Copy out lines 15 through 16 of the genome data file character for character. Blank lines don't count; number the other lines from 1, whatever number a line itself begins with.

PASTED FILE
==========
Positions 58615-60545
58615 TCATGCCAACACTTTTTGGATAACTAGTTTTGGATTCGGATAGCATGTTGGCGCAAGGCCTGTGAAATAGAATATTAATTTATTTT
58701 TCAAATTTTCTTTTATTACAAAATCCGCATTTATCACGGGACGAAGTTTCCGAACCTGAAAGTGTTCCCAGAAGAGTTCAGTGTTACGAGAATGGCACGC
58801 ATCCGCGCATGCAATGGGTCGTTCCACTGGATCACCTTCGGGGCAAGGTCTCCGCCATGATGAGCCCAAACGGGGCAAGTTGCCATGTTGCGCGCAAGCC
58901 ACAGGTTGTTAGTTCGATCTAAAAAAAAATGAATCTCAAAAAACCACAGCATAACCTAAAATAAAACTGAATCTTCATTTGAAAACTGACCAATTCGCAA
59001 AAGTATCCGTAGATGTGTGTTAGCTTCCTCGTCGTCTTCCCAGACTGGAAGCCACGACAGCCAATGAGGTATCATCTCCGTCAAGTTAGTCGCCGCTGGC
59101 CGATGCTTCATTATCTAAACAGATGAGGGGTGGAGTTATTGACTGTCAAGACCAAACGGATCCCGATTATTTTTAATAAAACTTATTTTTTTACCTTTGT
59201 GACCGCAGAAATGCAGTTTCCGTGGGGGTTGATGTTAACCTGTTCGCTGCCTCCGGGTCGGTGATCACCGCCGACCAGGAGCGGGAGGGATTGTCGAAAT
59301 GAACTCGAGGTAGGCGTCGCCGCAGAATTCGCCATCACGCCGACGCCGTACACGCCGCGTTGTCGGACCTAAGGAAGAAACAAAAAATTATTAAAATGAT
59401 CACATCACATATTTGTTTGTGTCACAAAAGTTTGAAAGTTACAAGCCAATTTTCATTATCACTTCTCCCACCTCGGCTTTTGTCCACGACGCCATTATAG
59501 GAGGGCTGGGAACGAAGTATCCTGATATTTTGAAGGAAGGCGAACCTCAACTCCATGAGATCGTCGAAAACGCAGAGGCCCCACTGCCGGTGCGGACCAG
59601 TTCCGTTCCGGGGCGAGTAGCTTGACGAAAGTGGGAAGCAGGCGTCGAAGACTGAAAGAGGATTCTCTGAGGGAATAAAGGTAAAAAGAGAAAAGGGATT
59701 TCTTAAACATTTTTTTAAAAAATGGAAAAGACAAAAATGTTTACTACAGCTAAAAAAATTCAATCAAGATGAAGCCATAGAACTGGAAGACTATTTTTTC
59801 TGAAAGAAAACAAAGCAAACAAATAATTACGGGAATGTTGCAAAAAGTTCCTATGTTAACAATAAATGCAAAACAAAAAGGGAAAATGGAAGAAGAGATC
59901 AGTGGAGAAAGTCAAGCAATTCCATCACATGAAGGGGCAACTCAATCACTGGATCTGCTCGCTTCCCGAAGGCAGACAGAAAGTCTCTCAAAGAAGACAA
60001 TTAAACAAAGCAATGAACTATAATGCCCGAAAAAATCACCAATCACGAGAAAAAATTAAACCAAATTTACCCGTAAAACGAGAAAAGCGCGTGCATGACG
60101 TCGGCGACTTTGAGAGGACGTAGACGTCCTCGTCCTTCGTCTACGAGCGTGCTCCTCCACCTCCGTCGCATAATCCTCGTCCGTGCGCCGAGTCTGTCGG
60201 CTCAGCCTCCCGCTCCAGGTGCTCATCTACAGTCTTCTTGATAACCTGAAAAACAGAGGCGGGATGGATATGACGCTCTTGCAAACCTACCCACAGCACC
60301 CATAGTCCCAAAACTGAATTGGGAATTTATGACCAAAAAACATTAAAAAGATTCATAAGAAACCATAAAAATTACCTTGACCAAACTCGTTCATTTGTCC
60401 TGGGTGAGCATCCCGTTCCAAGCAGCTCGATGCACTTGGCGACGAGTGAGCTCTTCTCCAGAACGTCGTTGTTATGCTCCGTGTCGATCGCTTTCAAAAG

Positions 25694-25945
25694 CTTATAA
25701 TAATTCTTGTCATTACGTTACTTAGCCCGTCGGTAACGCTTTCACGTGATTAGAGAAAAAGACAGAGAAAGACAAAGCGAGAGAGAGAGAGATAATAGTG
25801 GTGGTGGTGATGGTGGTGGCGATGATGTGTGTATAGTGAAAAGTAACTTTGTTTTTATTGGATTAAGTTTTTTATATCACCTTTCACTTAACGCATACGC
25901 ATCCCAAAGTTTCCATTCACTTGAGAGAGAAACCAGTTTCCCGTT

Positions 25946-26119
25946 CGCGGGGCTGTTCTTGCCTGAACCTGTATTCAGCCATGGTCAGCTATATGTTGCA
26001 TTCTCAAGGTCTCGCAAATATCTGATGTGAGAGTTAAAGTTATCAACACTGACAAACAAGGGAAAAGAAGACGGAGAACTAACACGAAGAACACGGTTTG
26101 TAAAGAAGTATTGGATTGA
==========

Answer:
59901 AGTGGAGAAAGTCAAGCAATTCCATCACATGAAGGGGCAACTCAATCACTGGATCTGCTCGCTTCCCGAAGGCAGACAGAAAGTCTCTCAAAGAAGACAA
60001 TTAAACAAAGCAATGAACTATAATGCCCGAAAAAATCACCAATCACGAGAAAAAATTAAACCAAATTTACCCGTAAAACGAGAAAAGCGCGTGCATGACG